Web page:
The Metropolitan Borough of Hackney was a Metropolitan borough of the County of London from 1900 to 1965. Its area became part of the London Borough of Hackney.

Lithuanian Jews Jews with roots in the present-day Lithuania, Belarus, Latvia, northeastern Suwałki and Białystok region of Poland and some border areas of Russia and Ukraine

Lithuanian Jews or Litvaks are Jews with roots in the present-day Lithuania, Belarus, Latvia, northeastern Suwałki and Białystok region of Poland and some border areas of Russia and Ukraine. The term is sometimes used to cover all Orthodox Jews who follow a "Lithuanian" style of life and learning, whatever their ethnic background. The area where Lithuanian Jews lived is referred to in Yiddish as ליטע Lite, hence the Hebrew term Lita'im (לִיטָאִים‎).

She was the younger sister of Basil, later Baron Feldman. She grew up in Lower Clapton and later Edgware where she attended North London Collegiate School. Her father at one time managed a cinema in Silvertown, east London. [2] She later resided in Chiswick, west London.

Basil Samuel Feldman, Baron Feldman is a former Conservative member of the House of Lords. He sat in the House from 1996 until his retirement in 2017.

Lower Clapton district of East London in the London Borough of Hackney, London, England

Lower Clapton is a district of East London in the London Borough of Hackney, lying immediately north of Hackney Central, the borough's administrative and retail centre.

Edgware district of north London, in the London Borough of Barnet

Edgware is a district of northern Greater London, in the London Borough of Barnet. Edgware is centred 9.5 miles (15.3 km) north-northwest of Charing Cross and has its own commercial centre. Edgware has a generally suburban character, typical of the rural-urban fringe. It was an ancient parish in the county of Middlesex. The community benefits from some elevated woodland on a high ridge marking the Hertfordshire border of gravel and sand. Edgware is identified in the London Plan as one of the capital's 35 major centres. Edgware is principally a shopping and residential area and one of the northern termini of the Northern line. It has a bus garage, a shopping centre called the Broadwalk, a library, a hospital—Edgware Community Hospital, and two streams—Edgware Brook and Deans Brook, both tributaries of a small brook known as Silk Stream, which in turn merges with the River Brent at Brent Reservoir.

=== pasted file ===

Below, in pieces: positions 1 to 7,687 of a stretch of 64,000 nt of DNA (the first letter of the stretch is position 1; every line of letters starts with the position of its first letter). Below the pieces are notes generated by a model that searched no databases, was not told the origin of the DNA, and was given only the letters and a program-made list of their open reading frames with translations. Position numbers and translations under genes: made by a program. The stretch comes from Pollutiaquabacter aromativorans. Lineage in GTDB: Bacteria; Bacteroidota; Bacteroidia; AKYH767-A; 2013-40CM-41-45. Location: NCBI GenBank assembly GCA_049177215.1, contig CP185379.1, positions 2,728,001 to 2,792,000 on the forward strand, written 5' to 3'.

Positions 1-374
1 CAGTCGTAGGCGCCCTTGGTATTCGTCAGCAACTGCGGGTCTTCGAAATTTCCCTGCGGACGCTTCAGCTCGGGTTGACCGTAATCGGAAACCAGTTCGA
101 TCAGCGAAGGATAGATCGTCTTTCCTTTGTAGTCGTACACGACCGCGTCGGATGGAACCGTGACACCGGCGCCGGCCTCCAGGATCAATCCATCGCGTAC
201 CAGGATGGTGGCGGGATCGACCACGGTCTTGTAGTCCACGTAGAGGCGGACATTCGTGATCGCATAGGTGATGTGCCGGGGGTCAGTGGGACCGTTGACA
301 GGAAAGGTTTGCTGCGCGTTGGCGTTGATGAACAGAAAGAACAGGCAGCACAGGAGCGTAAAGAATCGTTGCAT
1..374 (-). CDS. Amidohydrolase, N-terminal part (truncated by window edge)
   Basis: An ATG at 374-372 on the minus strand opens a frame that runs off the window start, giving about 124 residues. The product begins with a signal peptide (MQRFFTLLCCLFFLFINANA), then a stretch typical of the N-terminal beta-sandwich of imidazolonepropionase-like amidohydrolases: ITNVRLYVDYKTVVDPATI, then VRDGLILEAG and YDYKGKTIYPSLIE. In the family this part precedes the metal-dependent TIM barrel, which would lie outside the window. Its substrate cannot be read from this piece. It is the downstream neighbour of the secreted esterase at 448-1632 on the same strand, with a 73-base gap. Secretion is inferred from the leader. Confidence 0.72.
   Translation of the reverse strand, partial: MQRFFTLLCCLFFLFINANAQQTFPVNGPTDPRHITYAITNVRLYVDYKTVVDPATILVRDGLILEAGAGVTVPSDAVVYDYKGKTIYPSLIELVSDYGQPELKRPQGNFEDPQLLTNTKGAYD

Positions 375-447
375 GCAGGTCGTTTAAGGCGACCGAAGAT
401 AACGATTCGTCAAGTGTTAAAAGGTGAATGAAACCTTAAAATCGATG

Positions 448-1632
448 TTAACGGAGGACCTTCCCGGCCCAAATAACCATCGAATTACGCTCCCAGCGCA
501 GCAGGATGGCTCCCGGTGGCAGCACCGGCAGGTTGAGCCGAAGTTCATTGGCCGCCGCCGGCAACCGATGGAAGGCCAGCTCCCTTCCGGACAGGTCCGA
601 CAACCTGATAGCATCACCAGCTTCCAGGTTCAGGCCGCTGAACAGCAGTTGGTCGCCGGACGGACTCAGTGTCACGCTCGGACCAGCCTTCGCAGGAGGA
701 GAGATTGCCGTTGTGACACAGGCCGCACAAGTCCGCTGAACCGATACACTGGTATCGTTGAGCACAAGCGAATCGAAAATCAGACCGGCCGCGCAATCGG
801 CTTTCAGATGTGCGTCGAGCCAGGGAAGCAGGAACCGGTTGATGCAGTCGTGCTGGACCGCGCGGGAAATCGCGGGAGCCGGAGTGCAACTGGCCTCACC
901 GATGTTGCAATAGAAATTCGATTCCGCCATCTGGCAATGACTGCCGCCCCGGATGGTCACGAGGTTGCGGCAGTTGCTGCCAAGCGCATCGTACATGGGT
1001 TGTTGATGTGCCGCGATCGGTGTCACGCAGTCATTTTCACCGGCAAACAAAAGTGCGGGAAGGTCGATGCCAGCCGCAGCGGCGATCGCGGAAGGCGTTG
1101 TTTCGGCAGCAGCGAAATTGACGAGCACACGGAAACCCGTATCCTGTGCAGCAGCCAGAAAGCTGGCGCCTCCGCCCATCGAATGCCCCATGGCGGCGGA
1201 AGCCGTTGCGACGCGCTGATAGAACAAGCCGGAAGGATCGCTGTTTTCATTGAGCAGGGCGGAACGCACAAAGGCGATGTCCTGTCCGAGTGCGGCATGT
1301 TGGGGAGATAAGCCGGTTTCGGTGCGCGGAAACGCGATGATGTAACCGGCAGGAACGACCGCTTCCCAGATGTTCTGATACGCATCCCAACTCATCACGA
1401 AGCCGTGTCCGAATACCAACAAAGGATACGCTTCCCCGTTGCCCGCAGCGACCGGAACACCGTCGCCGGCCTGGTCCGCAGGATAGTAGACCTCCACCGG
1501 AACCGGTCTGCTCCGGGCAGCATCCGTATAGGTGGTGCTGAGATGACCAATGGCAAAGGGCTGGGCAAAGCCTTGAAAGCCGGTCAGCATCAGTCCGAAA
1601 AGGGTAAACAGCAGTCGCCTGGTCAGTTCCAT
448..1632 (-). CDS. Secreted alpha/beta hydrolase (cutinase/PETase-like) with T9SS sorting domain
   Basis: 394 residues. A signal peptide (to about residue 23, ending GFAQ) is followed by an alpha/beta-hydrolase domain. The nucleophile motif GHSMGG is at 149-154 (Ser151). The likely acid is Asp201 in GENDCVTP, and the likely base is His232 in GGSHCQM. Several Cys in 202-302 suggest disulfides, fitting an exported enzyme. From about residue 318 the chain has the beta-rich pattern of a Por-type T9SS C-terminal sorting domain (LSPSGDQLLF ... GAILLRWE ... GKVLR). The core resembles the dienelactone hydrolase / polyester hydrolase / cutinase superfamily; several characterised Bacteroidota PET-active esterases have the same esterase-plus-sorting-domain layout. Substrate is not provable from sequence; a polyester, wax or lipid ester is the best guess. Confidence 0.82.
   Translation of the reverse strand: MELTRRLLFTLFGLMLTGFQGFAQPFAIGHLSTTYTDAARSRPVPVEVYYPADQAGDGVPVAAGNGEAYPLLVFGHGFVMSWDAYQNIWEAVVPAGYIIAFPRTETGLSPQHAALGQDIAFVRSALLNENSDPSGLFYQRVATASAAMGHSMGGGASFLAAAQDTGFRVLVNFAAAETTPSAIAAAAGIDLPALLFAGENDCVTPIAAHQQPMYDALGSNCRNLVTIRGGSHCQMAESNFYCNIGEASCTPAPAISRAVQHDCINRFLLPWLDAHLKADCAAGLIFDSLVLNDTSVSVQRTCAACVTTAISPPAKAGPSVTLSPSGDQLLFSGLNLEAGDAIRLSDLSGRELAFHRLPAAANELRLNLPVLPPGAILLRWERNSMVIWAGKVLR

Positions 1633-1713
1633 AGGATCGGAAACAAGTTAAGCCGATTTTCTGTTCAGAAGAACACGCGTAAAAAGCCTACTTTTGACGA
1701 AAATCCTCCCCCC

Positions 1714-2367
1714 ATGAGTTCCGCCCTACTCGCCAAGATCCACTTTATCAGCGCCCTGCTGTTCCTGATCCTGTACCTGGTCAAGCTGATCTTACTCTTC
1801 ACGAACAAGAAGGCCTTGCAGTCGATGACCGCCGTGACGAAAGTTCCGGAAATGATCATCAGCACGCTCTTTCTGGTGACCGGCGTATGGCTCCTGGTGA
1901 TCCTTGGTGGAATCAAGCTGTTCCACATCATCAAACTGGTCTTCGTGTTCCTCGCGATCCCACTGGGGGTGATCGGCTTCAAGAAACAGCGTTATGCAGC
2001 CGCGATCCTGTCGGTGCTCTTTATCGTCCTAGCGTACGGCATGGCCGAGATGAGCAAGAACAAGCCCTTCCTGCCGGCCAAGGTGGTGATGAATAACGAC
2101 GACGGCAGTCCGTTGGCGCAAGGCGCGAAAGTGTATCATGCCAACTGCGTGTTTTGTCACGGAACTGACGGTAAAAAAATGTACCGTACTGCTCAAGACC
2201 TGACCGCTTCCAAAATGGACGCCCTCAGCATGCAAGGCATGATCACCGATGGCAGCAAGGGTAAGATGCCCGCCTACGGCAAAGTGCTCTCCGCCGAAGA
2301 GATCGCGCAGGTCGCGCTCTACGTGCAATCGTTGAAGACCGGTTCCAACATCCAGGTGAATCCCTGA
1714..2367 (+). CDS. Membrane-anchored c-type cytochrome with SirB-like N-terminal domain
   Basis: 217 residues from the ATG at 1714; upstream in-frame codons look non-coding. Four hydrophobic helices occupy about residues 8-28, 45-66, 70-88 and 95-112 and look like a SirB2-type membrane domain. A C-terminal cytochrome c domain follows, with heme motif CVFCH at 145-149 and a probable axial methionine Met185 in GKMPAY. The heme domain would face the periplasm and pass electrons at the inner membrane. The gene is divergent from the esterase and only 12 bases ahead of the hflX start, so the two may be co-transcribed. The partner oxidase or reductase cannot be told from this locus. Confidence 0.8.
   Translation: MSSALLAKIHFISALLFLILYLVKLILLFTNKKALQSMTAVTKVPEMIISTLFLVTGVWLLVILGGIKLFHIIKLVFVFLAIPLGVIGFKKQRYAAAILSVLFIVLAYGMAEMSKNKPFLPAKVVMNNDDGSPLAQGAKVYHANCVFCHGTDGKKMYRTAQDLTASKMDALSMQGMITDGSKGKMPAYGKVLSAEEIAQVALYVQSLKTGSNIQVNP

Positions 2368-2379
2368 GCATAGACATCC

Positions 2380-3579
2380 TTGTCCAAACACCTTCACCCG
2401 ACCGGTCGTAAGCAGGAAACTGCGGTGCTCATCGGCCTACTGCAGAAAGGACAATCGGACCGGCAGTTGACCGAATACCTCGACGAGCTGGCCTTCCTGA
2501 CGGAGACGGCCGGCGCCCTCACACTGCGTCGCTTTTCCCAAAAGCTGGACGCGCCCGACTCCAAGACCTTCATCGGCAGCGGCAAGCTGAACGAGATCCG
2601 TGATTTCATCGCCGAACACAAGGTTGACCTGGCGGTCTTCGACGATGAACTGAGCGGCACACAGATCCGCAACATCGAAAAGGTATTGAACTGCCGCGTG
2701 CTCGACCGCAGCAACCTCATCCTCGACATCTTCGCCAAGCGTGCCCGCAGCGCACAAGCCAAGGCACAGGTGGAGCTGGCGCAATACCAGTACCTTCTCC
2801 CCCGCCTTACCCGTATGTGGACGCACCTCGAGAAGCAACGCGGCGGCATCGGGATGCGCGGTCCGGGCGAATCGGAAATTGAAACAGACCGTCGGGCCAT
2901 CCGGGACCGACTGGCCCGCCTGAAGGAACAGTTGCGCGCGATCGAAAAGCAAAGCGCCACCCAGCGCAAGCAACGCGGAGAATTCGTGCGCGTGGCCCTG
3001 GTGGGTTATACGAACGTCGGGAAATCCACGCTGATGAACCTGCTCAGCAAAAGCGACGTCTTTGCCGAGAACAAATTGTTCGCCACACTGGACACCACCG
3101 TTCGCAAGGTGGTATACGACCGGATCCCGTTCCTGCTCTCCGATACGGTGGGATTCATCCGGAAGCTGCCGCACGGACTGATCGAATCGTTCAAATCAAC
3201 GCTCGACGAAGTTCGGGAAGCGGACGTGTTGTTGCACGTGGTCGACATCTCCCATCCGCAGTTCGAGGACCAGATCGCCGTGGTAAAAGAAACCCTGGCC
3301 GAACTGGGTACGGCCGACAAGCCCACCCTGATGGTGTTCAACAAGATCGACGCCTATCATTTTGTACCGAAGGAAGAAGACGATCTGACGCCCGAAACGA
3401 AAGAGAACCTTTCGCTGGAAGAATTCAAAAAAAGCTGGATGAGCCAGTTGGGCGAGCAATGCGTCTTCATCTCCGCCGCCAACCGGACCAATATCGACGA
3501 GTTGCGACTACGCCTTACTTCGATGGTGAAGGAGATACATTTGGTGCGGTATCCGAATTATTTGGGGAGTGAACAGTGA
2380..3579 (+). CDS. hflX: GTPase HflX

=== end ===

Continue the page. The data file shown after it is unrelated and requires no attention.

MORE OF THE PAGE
Fielding began her acting career in 1952, concentrating on stage productions. She was given her first break when she accompanied the then unknown actor Ron Moody to an audition (they had met in an amateur production at the London School of Economics). Her performance in Sandy Wilson's musical version of Valmouth made her a star in 1958. By 1959 she was appearing with Kenneth Williams in the comedy revue Pieces of Eight , written by Harold Pinter and Peter Cook. [2] Fielding also guested in the Hancock's Half Hour episode "The Poetry Society" broadcast in December 1959. [8]